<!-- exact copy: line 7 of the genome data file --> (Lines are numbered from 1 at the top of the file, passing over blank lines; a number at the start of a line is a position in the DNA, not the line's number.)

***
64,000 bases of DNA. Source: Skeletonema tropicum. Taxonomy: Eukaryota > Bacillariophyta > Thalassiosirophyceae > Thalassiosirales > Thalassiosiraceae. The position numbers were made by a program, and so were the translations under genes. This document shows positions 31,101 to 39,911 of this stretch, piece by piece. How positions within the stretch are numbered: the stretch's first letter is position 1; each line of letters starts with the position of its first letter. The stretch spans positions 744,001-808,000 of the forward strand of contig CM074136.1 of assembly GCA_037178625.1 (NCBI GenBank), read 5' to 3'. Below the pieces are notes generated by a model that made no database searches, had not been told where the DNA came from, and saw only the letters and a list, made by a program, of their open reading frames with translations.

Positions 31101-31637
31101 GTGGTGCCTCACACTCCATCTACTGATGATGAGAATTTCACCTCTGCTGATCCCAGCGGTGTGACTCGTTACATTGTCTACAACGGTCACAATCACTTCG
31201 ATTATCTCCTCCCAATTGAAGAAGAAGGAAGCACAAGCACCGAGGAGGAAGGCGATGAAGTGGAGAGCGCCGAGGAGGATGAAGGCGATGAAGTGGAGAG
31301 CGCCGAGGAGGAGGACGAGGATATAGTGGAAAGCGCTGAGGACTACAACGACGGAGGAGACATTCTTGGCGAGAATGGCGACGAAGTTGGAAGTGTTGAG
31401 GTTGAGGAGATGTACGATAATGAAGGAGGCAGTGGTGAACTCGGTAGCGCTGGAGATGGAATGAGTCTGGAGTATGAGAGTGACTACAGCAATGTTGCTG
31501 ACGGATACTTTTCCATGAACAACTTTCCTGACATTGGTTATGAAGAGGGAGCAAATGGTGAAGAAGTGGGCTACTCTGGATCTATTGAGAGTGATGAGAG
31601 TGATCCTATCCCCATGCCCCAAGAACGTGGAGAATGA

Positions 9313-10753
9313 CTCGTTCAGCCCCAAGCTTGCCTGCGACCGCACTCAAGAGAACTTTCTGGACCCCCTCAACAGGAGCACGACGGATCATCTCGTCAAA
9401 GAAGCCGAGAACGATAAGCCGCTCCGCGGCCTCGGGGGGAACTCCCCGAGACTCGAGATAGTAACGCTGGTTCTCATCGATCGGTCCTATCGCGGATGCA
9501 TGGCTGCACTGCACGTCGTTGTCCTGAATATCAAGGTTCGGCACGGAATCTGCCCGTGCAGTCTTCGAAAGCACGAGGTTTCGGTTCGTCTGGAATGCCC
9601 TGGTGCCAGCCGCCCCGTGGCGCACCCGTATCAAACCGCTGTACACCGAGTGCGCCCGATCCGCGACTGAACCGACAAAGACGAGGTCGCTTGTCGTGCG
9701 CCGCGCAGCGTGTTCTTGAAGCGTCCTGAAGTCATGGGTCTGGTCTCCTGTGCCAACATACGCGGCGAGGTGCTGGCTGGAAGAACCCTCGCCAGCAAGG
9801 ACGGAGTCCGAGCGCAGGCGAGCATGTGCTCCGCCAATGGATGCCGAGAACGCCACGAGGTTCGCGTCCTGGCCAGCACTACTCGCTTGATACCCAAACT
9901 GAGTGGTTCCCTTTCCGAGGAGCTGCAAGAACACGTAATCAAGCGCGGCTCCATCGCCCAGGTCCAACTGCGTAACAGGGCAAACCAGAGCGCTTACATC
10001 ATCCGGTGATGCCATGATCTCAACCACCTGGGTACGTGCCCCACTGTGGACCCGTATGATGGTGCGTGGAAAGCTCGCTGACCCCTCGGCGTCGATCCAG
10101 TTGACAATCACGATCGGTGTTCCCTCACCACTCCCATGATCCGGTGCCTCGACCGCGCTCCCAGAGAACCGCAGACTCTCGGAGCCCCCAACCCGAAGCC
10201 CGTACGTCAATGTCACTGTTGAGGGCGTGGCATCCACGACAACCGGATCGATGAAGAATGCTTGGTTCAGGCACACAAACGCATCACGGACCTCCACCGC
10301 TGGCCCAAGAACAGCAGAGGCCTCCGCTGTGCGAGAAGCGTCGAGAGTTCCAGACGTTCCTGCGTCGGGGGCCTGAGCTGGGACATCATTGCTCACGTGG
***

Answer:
31501 ACGGATACTTTTCCATGAACAACTTTCCTGACATTGGTTATGAAGAGGGAGCAAATGGTGAAGAAGTGGGCTACTCTGGATCTATTGAGAGTGATGAGAG